Value starts to emerge on lo­cal mar­ket

It is the best time to start look­ing at stocks as un­cer­tain­ties con­tinue to roil mar­kets

The Star Malaysia - StarBiz - - Viewpoint - Star­[email protected]­

ONE of the fa­mous phrases of War­ren Buf­fett to in­vestors is that they be fear­ful when oth­ers are greedy and greedy when oth­ers are fear­ful.

Typ­i­cal of the in­vest­ment guru who thrives on value in­vest­ing, the state­ment ac­tu­ally is a tip to in­vestors who do not know when to buy and sell stocks.

When peo­ple are fear­ful, they tend to sell their stocks and the price comes down. The re­verse hap­pens when peo­ple are greedy. They tend to chase af­ter stocks un­til the prices typ­i­cally boil over.

For in­vestors who pre­fer value in­vest­ing, the op­por­tu­nity to buy is when there is an over-whelm­ing sense of fear. When oth­ers are fear­ful of the stock mar­ket, it presents an ex­cel­lent time to pick up good stocks.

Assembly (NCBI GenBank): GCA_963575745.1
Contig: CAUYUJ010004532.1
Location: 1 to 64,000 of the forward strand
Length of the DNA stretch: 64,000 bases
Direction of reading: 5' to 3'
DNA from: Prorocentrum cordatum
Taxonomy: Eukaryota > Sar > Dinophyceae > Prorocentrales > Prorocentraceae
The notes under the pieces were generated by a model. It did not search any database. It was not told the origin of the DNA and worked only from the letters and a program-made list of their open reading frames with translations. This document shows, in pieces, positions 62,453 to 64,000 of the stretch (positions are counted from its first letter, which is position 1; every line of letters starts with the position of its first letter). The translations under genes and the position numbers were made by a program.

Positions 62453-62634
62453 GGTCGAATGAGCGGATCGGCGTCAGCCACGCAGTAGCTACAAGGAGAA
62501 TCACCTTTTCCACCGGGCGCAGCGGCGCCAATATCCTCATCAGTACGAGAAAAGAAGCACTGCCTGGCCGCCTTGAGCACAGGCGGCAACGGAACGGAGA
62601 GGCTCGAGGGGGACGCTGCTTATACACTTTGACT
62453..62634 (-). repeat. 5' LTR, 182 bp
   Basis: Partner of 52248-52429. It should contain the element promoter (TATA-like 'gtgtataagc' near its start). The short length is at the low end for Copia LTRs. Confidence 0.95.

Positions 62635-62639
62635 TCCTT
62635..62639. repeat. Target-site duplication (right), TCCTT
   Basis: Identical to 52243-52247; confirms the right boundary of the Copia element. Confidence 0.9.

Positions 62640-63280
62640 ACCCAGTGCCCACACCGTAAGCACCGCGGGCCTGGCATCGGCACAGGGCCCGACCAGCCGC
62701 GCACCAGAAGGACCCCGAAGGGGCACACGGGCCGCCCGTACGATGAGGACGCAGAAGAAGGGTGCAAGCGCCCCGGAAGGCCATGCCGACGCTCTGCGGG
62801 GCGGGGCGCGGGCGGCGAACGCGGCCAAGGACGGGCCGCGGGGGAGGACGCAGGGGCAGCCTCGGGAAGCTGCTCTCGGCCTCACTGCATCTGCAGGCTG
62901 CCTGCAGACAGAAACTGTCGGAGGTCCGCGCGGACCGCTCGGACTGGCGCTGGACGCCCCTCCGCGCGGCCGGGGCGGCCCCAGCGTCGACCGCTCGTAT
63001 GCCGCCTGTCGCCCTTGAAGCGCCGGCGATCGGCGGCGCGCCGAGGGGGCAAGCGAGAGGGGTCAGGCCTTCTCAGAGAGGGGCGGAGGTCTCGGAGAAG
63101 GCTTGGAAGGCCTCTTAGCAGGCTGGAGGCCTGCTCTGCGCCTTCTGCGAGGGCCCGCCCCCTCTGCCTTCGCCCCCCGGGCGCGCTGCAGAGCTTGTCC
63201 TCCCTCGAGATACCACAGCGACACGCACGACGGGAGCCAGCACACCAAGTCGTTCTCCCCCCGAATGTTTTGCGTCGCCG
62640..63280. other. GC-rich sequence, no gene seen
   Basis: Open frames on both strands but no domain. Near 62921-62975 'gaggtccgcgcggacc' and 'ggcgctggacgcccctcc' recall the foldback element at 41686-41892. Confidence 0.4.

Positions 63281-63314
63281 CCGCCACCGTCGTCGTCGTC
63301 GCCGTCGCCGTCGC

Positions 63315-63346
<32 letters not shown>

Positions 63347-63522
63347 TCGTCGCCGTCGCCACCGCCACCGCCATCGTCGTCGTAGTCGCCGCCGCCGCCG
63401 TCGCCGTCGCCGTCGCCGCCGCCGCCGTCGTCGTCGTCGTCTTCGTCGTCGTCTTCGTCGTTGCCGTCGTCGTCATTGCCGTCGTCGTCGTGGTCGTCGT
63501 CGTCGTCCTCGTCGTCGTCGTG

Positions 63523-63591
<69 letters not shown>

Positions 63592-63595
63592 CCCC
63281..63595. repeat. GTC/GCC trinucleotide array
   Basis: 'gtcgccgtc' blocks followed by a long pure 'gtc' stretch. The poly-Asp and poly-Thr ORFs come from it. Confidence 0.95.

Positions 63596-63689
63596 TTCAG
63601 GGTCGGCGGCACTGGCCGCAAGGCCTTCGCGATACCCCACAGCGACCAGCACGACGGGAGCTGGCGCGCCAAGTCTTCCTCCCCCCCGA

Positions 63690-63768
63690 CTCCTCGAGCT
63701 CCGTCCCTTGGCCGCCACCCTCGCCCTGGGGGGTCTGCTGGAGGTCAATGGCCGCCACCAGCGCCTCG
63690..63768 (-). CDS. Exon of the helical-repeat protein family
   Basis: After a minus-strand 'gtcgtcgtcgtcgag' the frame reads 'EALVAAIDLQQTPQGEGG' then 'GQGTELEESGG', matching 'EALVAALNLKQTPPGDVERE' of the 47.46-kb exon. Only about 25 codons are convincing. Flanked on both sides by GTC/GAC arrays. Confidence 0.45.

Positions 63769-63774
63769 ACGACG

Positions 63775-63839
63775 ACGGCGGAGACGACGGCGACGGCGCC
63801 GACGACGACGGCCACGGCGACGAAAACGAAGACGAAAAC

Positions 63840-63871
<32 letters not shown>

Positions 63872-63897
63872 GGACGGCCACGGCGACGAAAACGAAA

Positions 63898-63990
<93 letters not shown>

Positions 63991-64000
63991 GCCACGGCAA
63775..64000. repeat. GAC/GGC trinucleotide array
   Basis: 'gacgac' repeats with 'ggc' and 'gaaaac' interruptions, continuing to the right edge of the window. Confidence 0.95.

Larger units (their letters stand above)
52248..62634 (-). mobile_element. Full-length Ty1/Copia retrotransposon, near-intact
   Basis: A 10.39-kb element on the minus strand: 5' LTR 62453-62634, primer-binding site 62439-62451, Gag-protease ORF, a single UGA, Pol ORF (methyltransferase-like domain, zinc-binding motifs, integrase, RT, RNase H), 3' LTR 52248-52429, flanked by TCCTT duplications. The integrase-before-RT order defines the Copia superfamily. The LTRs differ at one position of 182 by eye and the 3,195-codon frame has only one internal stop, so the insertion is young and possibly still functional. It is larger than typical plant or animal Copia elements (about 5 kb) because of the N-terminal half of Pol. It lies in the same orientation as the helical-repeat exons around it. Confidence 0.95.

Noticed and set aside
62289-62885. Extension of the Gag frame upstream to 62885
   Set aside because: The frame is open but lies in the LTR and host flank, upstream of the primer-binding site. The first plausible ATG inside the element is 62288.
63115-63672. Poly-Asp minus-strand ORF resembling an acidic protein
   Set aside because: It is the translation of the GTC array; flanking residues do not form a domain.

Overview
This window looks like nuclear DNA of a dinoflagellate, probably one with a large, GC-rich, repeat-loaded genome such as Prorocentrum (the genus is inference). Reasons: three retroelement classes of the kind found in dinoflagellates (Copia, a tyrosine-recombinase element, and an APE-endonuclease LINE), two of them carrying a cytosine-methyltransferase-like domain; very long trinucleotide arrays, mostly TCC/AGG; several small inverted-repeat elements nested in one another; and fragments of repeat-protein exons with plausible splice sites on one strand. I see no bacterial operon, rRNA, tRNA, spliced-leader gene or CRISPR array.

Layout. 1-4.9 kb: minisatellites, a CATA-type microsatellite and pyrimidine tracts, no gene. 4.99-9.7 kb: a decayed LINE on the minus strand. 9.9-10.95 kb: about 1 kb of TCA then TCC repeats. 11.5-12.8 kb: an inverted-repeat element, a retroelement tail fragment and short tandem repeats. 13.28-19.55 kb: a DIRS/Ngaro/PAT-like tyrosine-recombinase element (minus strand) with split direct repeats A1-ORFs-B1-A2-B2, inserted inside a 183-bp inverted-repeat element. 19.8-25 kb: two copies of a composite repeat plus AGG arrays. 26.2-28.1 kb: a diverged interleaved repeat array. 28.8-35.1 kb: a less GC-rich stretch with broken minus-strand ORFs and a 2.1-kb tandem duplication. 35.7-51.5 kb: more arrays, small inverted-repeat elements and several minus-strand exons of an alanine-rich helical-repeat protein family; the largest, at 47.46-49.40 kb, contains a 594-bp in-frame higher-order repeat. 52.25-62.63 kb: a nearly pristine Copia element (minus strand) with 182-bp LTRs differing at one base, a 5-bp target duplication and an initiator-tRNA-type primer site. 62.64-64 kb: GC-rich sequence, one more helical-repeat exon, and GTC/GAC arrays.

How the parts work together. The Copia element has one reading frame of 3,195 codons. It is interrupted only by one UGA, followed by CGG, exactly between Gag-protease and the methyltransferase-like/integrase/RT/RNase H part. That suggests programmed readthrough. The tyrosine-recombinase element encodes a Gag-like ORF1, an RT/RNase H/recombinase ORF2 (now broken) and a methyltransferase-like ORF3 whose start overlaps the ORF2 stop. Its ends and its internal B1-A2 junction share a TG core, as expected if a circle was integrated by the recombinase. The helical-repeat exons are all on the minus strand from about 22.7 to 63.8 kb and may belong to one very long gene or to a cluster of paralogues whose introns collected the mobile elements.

This is what the Malaysian mar­ket presents to­day. Value is start­ing to emerge be­cause of the fear fac­tor.

For in­stance, a week ago, Telekom Malaysia (TM) hit RM2.15. Who would have thought that the dom­i­nant fixed broad­band provider in the coun­try would see its value drop from RM14.7bil to RM10­bil in a space of six months.

At RM2.15, TM is a value buy. The com­pany is a mo­nop­oly when it comes to fixed broad­band ser­vices and is owned by the gov­ern­ment. There is no chance of it clos­ing down and its mo­nop­oly taken away.